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Mesothelioma and Pearl Harbor Veterans Exposure to Asbestos

Jan 11, 2017
Mesothelioma and Pearl Harbor Veterans Exposure to Asbestos

A surprise military attack on Pearl Harbor by 360 Japanese warplanes seventy-five years ago, left 2,403 Americans dead and wounded 1,178 others. The United States officially entered World War II on that day.

Along with those killed and injured on December 7, 1941, over 10,000 veterans were exposed to high levels of airborne asbestos exposure when the shipyards were bombed at Pearl Harbor. Asbestos exposure at the Pearl Harbor naval base has left many World War II veterans at risk for diseases, such as mesothelioma cancer.

Asbestos Exposure Risks

Asbestos is a naturally occurring fibrous mineral that was found to have many useful industrial applications because of the fiber's strength and resistance to fire and heat, as well as its low electrical conductivity.

It can take from 20 to 50 years for symptoms to appear after asbestos exposure. The tiny fibers take that long to do damage to the lungs, the heart, the abdomen, or the testicles. When asbestos release tiny fibers into the air, they may be inhaled, and consequently become embedded inside the body. The trapped fibers may cause inflammation leading to scarring and genetic changes that in some cases, lead to cancer.

Pearl Harbor was not exclusively where American veterans were exposed to the carcinogenic substance. From the 1930s through the 1970s, naval ships contained asbestos acting as fireproofing material.

What is Mesothelioma?

There are spaces, called sacs or cavities, in the body that hold various internal organs. The lungs, for example, sit in the pleural cavity, the stomach in the peritoneal cavity and the heart in the pericardium sac.

All of these sacs, or cavities, are lined with a membrane called the mesothelium. The thin lining produces fluids that lubricate the space between the organ and the cavity wall. This allows for movement during activities such as breathing, when the lungs fill up with air. Mesothelioma is a cancer that affects these linings, according to the Cancer Treatment Centers of America.

Each year, almost 10,000 veterans die from asbestos-related diseases like mesothelioma. According to the U.S. Department of Veterans Affairs, nearly 700,000 World War II veterans are still alive today.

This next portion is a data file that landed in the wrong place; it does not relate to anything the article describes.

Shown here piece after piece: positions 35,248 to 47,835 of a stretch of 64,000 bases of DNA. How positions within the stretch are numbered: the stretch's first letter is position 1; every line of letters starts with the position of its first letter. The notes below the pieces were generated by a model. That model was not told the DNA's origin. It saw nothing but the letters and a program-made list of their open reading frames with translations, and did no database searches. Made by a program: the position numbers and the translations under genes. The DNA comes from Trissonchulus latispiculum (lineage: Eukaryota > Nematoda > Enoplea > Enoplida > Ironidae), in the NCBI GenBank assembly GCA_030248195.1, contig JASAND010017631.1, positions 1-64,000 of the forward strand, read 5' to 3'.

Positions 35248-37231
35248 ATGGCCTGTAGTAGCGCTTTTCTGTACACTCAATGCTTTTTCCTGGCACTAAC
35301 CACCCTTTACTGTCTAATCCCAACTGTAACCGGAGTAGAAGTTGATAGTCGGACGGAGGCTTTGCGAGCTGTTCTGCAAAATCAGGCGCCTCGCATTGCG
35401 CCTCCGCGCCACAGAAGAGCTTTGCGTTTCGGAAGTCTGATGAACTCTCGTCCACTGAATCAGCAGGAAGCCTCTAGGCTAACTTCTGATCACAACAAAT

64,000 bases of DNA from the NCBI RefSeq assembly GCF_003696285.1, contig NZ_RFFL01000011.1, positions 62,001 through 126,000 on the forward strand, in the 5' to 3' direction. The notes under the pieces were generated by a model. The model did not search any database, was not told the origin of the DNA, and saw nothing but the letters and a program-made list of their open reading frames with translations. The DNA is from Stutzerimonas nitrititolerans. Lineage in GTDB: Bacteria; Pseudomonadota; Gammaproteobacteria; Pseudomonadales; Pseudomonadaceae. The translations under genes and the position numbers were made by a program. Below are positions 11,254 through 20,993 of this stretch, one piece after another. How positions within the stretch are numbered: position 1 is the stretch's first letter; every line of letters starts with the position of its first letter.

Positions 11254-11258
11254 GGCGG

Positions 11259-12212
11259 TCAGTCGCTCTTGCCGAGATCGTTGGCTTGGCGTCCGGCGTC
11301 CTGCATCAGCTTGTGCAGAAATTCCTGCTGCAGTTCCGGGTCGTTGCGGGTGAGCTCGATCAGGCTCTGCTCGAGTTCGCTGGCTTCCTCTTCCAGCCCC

Less than 33 percent of people who are 75 years old or older and are diagnosed with mesothelioma, live longer than a year.

Personal injury attorneys at Parker Waichman LLP are actively reviewing potential lawsuits on behalf of individuals who are seeking legal information and advice on mesothelioma and asbestos exposure. Parker Waichman law firm offers free, no-obligation case evaluations.

Other Possible Asbestos Exposure Sites

Other Possible Asbestos Exposure Sites

Aaron Munz, a former U.S. Army Captain, is director of the Veterans Department at The Mesothelioma Center. Munz noted that it can be difficult to ascertain if asbestos exposure at Pearl Harbor caused mesothelioma or if it might have happened elsewhere. A minimum of 50 percent of the people who were exposed to asbestos while serving in the military went on to work around asbestos in some capacity after leaving the service.

The Veterans Department at The Mesothelioma Center can help determine the root of many asbestos-related issues, according to Munz. A person who "works on a roof and breathes in asbestos dust from shingles is not the same as a person who has worked on a ship," he remarked.

"We try to determine the intensity of the exposure," Munz said. "Someone on a Navy ship exposed 24 hours a day and seven days a week during a tour is different than working [in] a factory or a construction site and then going home and breathing in clean air at night."

People who served in all branches of the service were probably exposed to asbestos, but those who worked on ships before 1980 are at a higher risk for developing mesothelioma.

The major purpose for anyone during military service at Pearl Harbor or anywhere else, does not revolve around concerns about asbestos exposure. "Most are focused on the combat mission at hand" said Munz. "That's the primary focus, not the long-term health effects of chemicals or materials they may be exposed to."

Today the risk of exposure for workers in the manufacturing industry is much less since asbestos by and large, is no longer used in the United States. Although the use of asbestos has decreased dramatically since the late 1980s, asbestos may still be found in older buildings or products.

Legal Information about Asbestos Exposure and Mesothelioma

Parker Waichman LLP has years of experience representing clients in personal injury lawsuits. If you or someone you know has been affected by asbestos exposure and its effects, we urge you to contact Parker Waichman personal injury lawyers at 1-800-YOURLAWYER (1-800-968-7529).

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